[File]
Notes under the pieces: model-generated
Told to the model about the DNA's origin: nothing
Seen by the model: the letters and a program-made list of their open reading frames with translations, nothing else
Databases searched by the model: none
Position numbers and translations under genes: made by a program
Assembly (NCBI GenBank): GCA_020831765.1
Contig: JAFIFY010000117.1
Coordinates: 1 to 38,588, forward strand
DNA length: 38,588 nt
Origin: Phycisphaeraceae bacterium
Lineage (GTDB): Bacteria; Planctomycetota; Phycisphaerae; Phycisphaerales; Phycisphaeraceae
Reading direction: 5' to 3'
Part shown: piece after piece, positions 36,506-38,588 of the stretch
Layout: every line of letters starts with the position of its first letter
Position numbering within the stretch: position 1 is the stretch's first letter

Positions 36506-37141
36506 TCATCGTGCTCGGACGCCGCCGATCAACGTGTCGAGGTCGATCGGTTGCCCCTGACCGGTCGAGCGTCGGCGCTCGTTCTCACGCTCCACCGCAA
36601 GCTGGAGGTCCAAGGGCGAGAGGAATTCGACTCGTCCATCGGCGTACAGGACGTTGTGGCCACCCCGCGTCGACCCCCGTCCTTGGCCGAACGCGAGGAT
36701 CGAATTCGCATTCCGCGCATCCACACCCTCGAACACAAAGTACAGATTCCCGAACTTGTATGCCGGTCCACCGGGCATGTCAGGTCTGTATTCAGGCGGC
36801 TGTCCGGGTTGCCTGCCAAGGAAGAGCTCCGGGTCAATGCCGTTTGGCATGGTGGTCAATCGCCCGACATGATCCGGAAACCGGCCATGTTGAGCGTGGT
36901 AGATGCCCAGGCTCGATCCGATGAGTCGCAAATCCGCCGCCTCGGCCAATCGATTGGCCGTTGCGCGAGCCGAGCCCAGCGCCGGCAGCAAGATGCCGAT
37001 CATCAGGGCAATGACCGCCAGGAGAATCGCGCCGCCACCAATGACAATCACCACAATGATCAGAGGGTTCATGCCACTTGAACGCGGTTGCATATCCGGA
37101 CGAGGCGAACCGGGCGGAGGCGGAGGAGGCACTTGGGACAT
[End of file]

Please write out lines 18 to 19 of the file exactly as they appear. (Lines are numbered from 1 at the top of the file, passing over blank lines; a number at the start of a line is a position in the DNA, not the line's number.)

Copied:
36601 GCTGGAGGTCCAAGGGCGAGAGGAATTCGACTCGTCCATCGGCGTACAGGACGTTGTGGCCACCCCGCGTCGACCCCCGTCCTTGGCCGAACGCGAGGAT
36701 CGAATTCGCATTCCGCGCATCCACACCCTCGAACACAAAGTACAGATTCCCGAACTTGTATGCCGGTCCACCGGGCATGTCAGGTCTGTATTCAGGCGGC